Casey in a bunker over 'hate' claim towards Americans

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The Independent Online

As team competitions go, golf's version of the World Cup is not quite up there with the Ryder Cup, as Paul Casey inadvertently managed to prove on the eve of the 50th playing of what was originally known as the Canada Cup.

As team competitions go, golf's version of the World Cup is not quite up there with the Ryder Cup, as Paul Casey inadvertently managed to prove on the eve of the 50th playing of what was originally known as the Canada Cup.

Casey, a member of the winning European team at Oakland Hills in September, did not take the escape route of saying he was misquoted in an interview with the Sunday Times. However, he certainly winced at the way his words were presented in yesterday's tabloids, the Mirror using the headline: "Americans are stupid. I hate them."

The 27-year-old from Surrey spends his winters in America, has an American girlfriend and an American coach but whether talking or playing golf, restraint is not always his first instinct. In the interview Casey had been attempting to describe the motivation for the European players at Oakland Hills. "We properly hate them," he was quoted as saying. "We wanted to beat them as badly as possible."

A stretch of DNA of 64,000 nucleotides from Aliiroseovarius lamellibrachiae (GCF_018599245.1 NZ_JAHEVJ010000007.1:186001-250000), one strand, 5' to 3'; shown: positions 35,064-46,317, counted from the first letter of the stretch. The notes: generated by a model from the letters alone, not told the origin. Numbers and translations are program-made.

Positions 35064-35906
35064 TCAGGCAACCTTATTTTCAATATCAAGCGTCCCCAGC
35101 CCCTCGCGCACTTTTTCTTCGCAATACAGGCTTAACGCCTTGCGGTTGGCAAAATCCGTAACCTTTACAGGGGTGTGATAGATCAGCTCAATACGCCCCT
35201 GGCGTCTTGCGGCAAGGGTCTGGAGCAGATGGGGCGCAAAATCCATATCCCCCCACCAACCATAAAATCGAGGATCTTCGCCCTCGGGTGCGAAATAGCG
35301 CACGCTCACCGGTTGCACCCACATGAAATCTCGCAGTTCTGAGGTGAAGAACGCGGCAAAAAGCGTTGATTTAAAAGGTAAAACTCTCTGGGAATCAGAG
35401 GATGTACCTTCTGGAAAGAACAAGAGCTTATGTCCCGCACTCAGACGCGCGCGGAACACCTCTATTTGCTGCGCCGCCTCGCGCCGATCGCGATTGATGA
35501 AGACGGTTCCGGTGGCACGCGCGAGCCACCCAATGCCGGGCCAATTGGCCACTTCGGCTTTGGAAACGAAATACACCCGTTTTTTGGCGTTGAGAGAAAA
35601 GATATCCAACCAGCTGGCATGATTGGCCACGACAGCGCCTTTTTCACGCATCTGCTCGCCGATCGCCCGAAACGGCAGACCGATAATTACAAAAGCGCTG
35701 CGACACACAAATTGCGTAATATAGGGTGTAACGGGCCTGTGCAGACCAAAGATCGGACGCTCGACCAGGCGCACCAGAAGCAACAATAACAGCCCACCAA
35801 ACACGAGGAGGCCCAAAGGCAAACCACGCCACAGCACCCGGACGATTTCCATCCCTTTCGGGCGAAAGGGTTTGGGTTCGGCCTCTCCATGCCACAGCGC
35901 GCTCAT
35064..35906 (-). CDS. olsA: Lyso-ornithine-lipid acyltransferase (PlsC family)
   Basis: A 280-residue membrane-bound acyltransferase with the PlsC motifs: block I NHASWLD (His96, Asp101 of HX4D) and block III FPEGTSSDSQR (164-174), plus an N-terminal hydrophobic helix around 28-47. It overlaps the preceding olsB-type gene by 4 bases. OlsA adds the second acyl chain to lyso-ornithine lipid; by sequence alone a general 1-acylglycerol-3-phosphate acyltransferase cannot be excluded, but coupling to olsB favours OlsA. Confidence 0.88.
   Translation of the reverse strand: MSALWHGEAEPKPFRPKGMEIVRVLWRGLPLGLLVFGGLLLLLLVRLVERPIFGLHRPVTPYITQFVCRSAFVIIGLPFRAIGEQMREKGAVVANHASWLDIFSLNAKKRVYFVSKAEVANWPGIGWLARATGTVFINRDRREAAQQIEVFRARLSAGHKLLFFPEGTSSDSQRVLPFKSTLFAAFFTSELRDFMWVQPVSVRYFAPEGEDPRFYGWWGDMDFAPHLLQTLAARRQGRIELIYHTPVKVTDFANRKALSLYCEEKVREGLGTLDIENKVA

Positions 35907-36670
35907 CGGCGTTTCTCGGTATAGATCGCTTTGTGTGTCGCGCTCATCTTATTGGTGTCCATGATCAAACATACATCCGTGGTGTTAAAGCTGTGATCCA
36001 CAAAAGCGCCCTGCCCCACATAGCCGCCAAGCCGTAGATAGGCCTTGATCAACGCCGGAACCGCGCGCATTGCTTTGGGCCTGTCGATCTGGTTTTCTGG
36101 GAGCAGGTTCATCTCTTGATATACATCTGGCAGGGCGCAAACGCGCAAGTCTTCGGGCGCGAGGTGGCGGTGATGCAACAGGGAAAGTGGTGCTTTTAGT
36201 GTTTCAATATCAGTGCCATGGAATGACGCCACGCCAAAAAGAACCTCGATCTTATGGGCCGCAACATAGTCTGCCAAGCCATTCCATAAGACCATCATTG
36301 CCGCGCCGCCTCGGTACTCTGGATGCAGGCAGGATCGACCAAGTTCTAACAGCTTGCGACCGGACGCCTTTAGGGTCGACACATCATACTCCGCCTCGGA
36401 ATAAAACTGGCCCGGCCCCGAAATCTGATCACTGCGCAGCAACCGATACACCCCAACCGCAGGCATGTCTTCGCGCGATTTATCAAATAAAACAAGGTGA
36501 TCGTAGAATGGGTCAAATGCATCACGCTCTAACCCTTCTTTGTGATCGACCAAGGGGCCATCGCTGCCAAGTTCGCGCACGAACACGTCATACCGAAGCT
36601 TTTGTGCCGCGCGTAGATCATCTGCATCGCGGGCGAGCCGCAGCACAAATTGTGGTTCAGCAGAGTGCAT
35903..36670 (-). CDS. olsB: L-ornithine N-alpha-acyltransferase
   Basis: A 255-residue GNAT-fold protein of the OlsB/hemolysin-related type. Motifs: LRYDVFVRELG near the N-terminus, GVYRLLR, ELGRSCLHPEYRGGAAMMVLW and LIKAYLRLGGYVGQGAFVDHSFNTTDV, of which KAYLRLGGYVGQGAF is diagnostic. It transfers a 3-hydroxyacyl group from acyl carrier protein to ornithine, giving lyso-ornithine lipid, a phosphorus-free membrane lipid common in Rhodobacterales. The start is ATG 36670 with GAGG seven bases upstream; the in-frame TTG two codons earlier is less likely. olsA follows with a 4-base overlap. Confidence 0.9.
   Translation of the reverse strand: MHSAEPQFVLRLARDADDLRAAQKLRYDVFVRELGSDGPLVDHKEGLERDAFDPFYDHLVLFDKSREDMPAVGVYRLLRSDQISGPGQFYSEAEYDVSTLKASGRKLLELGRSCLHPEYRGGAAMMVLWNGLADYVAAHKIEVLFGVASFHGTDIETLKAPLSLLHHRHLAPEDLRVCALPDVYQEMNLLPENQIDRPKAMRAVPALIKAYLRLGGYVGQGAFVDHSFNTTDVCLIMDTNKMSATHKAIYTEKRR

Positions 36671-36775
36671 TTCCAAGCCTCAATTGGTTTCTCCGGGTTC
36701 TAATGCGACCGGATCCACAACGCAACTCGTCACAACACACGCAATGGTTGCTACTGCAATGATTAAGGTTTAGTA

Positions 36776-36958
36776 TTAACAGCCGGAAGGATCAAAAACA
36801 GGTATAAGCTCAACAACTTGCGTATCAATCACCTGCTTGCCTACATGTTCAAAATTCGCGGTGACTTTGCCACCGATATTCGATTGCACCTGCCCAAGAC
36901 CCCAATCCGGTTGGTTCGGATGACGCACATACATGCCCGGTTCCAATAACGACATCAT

He also said that the newly appointed US captain, Tom Lehman, was not high on some people's Christmas card lists following his involvement in the excessive American celebrations when they won the Ryder Cup at Brookline in 1999.

Paul McGinley, who was also in the victorious European team this year, thought Casey had gone too far. "Hate is a bad word to use," said the Irishman. "It's a terrible thing in sport."

Casey said yesterday: "Americans do have a tendency to wind people up. When they are chanting 'USA', it just makes you want to beat them even more. That was the point I was trying to get across. They probably failed to realise it really riles us and the rest of the world."

Casey also thinks the Americans should play more around the world. Their team here, instead of comprising Tiger Woods and Phil Mickelson or any of the other leading Americans, in fact consists of Scott Verplank and Bob Tway. Verplank, having seen the tabloid version of Casey's comments, said: "I wouldn't think it's the smartest thing to do if you're going to stay in the States. How can you say derogatory things toward a group of people and not expect them to take it personally? He's obviously got some sort of burr under his saddle but if he's uncomfortable in the States I don't think anybody would miss him if he went back to England."

Casey has been fifth, third and second in the last three World Cups. He lines up here alongside another Englishmen who lives in America, Luke Donald. Ireland are represented by the former winners McGinley and Padraig Harrington, the highest-ranked player present, while the hosts, Spain, have Sergio Garcia and Miguel Angel Jimenez.

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